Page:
Put your cocoa in a bowl and use a teaspoon to scoop out some of the truffle mixture. Roll it between your palms to create a smooth ball and set it in the cocoa. Shake the bowl gently to move the truffle around so it gets coated with the cocoa.



Remove the cocoa-coated truffle from the bowl and place in a small paper muffin cup. Continue rolling and coating until all the truffles are made.

A friend was helping me so she insisted on using gloves.


These are a great gift to take along for a holiday party, especially if arranged on a pretty Christmas plate.


Enjoy!



Do you need inspiration for more gifts from the kitchen? We’ve got you covered!

Beverages
Bread
Appetizers and Snacks
Condiments and Sauces
Savory and Sweet Mixes
Desserts and Sweets
Sunday Supper MovementJoin the #SundaySupper conversation on Twitter on Sunday! We tweet throughout the day and share recipes from all over the world. Our weekly chat starts at 7 p.m. ET.

Follow the #SundaySupper hashtag and remember to include it in your tweets to join in the chat. To get more great Sunday Supper Recipes, visit our website or check out our Pinterest board.

  Would you like to join the Sunday Supper Movement? It’s easy. You can sign up by clicking here: Sunday Supper Movement.


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Sunday, November 23, 2014

Leftover White Wine Syrup #SundaySupper


Sweet vanilla orange syrup with a tart finish from the dry white wine is beautiful drizzled over ice cream, soaked into a pound cake or stirred into an after dinner coffee.

Leftover wine? 
I can hear you now because I have said similar, “What is this leftover wine of which you speak?” Does. Not. Compute. But if you are having a dinner party, and guests bring wine, chances are that several bottles will get opened because one person prefers un-oaked Chardonnay and another likes a sweeter Riesling, while a third guest’s tipple of choice with turkey is a crispy Sauvignon Blanc. Put me in that last category, unless you are offering a quality red, which I will take over any white, any day, even with poultry. The fact of the matter is that sometimes, when the guests go home in a timely fashion, you can tidy the kitchen and put your feet up with the last glass of your preferred wine, but you might still have leftovers in the bottles you aren’t crazy about.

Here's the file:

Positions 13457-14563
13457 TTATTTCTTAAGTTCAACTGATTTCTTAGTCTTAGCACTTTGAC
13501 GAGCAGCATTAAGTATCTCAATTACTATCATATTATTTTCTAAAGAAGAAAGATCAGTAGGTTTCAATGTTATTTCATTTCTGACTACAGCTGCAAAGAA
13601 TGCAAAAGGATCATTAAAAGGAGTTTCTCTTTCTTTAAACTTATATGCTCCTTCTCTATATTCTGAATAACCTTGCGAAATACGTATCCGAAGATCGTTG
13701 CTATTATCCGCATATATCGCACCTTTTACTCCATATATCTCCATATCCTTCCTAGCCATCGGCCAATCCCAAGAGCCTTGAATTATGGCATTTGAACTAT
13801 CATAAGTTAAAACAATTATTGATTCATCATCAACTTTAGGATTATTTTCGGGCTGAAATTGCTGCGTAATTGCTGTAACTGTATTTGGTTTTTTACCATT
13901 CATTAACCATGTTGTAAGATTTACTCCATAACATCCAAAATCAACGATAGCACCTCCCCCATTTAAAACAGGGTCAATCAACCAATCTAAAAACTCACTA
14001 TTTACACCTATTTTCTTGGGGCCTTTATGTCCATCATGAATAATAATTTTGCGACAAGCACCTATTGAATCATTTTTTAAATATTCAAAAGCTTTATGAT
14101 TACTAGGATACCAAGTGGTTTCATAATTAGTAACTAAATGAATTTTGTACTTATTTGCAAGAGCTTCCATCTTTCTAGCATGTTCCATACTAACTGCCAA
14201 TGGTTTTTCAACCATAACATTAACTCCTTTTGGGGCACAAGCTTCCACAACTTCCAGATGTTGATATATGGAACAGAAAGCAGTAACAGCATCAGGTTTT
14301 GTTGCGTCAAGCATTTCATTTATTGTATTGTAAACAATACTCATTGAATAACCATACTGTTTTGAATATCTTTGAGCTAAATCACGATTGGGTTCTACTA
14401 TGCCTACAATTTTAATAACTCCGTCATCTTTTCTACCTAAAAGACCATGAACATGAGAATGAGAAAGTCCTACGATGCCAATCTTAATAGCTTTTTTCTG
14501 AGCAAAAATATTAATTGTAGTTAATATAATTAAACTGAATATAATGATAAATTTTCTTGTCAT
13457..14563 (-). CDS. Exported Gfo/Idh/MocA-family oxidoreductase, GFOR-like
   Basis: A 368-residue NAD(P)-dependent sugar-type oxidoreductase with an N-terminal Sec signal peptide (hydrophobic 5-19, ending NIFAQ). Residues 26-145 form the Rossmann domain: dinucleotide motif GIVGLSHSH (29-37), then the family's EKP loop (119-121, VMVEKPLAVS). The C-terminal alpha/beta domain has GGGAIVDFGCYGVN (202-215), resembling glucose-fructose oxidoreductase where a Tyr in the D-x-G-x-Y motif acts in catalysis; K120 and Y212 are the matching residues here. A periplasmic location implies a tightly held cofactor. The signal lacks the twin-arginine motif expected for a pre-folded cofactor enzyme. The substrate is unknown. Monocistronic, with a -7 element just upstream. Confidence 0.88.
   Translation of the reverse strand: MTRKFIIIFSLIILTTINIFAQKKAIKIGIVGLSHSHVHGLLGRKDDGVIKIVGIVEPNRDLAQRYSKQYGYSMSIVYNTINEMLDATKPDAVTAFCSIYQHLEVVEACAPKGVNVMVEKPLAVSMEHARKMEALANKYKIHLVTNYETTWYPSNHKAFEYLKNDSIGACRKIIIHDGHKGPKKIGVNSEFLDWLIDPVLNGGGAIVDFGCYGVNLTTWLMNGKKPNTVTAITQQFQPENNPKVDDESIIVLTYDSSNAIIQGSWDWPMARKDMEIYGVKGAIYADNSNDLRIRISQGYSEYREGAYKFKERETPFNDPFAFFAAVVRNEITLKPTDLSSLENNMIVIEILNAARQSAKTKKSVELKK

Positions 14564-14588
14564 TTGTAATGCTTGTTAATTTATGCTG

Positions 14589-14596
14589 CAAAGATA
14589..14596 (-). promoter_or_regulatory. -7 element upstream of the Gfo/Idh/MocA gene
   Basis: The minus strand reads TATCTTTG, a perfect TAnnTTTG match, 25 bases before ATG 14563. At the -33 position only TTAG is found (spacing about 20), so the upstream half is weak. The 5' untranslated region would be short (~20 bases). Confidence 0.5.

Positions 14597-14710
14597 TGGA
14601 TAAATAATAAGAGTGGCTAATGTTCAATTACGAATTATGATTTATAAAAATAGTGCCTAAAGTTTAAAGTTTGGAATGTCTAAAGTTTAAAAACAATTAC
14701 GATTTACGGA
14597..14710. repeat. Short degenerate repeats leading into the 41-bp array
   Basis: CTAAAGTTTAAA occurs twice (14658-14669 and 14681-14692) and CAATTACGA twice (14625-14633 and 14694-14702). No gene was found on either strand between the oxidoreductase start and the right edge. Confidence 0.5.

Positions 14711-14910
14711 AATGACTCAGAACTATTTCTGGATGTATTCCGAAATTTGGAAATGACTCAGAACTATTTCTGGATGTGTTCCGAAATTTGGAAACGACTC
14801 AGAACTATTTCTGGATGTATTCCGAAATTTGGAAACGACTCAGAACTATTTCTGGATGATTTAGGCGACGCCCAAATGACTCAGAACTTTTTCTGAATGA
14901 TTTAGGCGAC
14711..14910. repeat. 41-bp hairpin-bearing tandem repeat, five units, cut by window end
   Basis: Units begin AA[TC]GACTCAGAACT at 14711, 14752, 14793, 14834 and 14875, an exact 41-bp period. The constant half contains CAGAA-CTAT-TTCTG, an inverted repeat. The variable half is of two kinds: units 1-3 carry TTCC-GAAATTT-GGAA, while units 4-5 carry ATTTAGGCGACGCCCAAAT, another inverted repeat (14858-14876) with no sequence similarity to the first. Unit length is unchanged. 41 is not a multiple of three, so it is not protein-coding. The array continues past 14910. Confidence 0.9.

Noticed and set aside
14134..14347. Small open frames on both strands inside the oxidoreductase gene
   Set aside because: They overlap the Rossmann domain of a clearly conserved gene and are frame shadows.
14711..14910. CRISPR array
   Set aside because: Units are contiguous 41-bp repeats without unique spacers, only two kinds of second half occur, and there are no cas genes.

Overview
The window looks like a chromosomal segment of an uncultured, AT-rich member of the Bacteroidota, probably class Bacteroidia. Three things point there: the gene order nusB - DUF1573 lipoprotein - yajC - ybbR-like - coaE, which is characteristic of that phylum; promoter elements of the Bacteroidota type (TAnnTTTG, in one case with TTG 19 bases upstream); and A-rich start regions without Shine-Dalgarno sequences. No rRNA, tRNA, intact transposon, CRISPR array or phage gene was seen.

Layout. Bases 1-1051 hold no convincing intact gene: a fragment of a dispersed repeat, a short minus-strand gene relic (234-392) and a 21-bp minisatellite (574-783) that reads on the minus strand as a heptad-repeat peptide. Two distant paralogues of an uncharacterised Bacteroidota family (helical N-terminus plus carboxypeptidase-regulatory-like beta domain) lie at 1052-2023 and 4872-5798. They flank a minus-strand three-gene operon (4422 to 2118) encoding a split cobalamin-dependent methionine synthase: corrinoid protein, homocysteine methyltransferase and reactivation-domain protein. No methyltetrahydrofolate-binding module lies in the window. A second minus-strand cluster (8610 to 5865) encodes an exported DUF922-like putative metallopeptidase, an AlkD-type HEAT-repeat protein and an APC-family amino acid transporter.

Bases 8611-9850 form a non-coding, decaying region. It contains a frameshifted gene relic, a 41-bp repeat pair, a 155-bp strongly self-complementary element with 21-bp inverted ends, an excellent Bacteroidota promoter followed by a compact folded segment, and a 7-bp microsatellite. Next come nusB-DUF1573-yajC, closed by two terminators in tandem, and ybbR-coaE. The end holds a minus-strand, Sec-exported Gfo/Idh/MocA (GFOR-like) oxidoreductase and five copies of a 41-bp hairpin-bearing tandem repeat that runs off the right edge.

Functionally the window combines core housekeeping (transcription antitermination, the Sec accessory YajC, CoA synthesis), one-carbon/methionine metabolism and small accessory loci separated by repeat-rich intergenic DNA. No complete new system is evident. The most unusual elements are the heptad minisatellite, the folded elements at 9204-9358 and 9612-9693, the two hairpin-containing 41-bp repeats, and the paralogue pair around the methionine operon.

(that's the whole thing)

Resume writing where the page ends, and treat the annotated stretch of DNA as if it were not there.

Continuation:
Here’s the solution: a white wine syrup with sugar and vanilla and orange peel that can be served over ice cream or used to drench a pound cake or can even be bottled up as a hostess gift for the next round of parties. And that’s what I call thinking ahead!

Today our Sunday Supper group is looking ahead to Thanksgiving leftovers and making them into more fabulousness. Many thanks Jennie of The Messy Baker for hosting this event. Make sure you scroll down to see the whole link list.

This recipe is adapted from Real Simple.

Ingredients
1 vanilla bean
3 1/8 cups or 750ml assorted white wines
1 cup or golden caster sugar (White sugar can be substituted but the unrefined stuff adds more flavor.)
Zest of 1 orange
Pinch sea salt

Method
Split the vanilla bean lengthwise and scrape out the seeds.



Peel just the orange part off of the orange peel, making sure to leave the bitter white pith behind.

In a large saucepan, combine the wine, sugar, orange zest and vanilla seeds and pod.



Bring to a boil.



Then reduce heat and simmer until the wine mixture is slightly thickened and reduced to about 1 cup or 240ml, 35 to 45 minutes.




Put a heatproof strainer over the pot and use tongs to remove the vanilla pod and the pieces of orange zest and put them in the strainer. Allow them to drain completely. You don't want to waste even a drop of this precious syrup.



If you want to save them for a further purpose, the vanilla bean and orange zest can be placed on parchment paper and allowed to dry completely. Add the vanilla bean to sugar in a closed container to flavor the sugar. The orange zest can be used for cake or cupcake decoration.


Pour the syrup into a sterilized jar and screw the lid on tight. It will thicken even more as it cools.

This is beautiful syrup, speckled with vanilla seeds and shimmering with delicious flavor. Drizzle it over ice cream or mascarpone with fruit for an elegant dessert.

Enjoy!

Are you already anticipating those Thanksgiving leftovers? Frankly, the leftovers are almost my favorite part. Have a look at these great recipes that turn your leftovers into something special!

Breakfast
Main Dish

Side Dishes

Sandwiches

Condiments & Sauces

Dessert

Cocktails & Drinks


Sunday Supper Movement
Join the #SundaySupper conversation on Twitter on Sunday!

We tweet throughout the day and share recipes from all over the world. Our weekly chat starts at 7 p.m. ET. Follow the #SundaySupper hashtagand remember to include it in your tweets to join in the chat. To get more great Sunday Supper Recipes, visit our website or check out our Pinterest board.